|Wya Point, Ucluelet at high tide|
Where Karen enjoys a magical sunrise on a private, secluded beach & the kids see sea stars and sea anemones for the first time.
I wake in the gray predawn light to the sound of waves lapping the shore. The ocean’s quiet voice tells me the tide is out, so I slip out of the tent, barefoot, to see what treasures have washed ashore in the night. Cool, damp sand squelches between my toes mere metres from my campsite.
|Sea anemones and sea star|
Rocks that were submerged at high tide beckon. I approach with bated breath and let out a silent cheer when I see bright splashes of colour on the dark stone. The whole, long drive (and ferry ride) from Calgary, my husband and I had promised the girls they would see sea stars and sea anemones. Now we could make good on that promise!
Minutes later, all four of us are racing to the beach to check out the sea critters. Breakfast can wait, but the tides will not. As the girls squeal with glee, counting sea stars and stroking their bumpy backs, my husband and I agree it was worth the drive.
For more information on camping/lodging at Wya Point Resort, please see my story: Our Favorite Vancouver Island Campgrounds.
The Wild Pacific Trail
Where we roam the rugged coastline and watch the roaring sea
Late morning finds us at The Wild Pacific Trail’s Lighthouse Loop, a short drive from Ucluelet. In contrast to the rugged coastline, the trail is easy, so we can watch the waves as we walk (plus, the sun has chased the slugs away). Surf smashing against the rocks remind us to stay on the trail.
|Wild Pacific Trail, Ucluelet|
Here, at the southern end of the peninsula, it is open sea in most directions, so we are treated to sweeping views of Barkley Sound and the Broken Islands Group. As we take in the turbulent seas and wave scoured rocks near Amphitrite Point Lighthouse, we wonder how it has stayed standing for over a century (built in 1906 after a shipwreck, then rebuilt in 1915).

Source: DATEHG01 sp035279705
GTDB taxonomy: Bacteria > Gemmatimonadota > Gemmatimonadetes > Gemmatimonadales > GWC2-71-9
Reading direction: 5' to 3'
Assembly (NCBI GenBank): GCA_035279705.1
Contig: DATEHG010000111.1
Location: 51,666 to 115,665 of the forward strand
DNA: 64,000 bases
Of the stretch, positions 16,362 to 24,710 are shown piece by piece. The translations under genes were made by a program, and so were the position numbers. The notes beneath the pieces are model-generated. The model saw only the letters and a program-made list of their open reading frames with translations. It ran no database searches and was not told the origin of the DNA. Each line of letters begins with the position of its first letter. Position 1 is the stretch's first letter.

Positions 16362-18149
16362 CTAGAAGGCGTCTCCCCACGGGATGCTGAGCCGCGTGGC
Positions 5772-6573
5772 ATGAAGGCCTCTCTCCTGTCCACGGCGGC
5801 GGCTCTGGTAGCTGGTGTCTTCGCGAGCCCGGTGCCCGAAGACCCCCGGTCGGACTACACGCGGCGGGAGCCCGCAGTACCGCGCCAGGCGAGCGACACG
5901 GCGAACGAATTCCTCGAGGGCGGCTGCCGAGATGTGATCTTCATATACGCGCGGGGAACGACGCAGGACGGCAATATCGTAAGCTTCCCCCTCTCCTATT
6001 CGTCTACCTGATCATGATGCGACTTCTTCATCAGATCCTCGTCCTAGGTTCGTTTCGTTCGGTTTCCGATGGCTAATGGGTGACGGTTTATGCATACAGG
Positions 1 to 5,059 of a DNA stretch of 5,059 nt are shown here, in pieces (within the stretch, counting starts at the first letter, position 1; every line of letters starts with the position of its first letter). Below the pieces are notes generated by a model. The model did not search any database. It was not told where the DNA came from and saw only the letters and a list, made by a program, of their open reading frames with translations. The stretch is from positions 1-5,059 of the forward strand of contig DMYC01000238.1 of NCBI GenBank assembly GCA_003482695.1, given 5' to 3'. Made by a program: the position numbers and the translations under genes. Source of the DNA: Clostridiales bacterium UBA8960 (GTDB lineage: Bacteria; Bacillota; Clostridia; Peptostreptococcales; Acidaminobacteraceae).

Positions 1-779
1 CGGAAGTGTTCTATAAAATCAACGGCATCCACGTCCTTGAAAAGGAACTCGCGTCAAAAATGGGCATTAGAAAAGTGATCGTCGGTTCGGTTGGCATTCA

|The Broken Islands Group|
|Amphitrite Point Lighthouse, Wild Pacific Trail, Ucluelet|
|Big Beach, Wild Pacific Trail, Ucluelet|
|Interpretive Display at Big Beach Picnic Area|
Retracing our steps, we head north to the Artist Loops, gradually gaining elevation. We keep an eye out for “Painter’s Perches”; platforms perfectly situated at the most scenic viewpoints. I ask my family if we should return for sunset and my oldest daughter says, “Our beach is pretty nice, Mama.” It’s true, and we’ve hiked a lot already (almost 9 km!), so we plan to have an early dinner then return to camp.
|The Wanderer’s Tree, Ucluelet|
|Look for our shell!|
Fishfull Thinking Fish Market is your place for the freshest fish. We picked up a fresh sockeye salmon filet, mussels, smoked salmon, and candied salmon (the best thing ever) to cook a seafood feast at camp.
|The Canadian Princess is no longer at Ucluelet Harbour.|
|Sunset at Wya Point|
More Things to Do in Ukee
Based on a First Nations Longhouse, Kwisitis Visitor Centre is full of interesting displays on Kwisitis First Nations culture. The building and location are beautiful. Walk down to the beach if you have time. 15 km from Ucluelet.
The Ucluelet Aquarium is a fun stop on a rainy day as they have touch tanks where you can touch local sea life. Allow 30-60 minutes for your visit. 180 Main Street.
Learn about the salmon life cycle, see fish spawning, and if you’re lucky, see bears and birds catching fish at Thornton Fish Hatchery. 12 km from Ucluelet.
There are tons of beaches around Ucluelet! Read about some of our favorites in my story: Vancouver Island’s Best Seaside Campgrounds.
Surfing, kayaking, fishing, nature and wildlife tours, and whale watching are also popular in Ukee. Research tour operators before you go for the best experience.
Stay tuned for more Vancouver Island trip inspiration!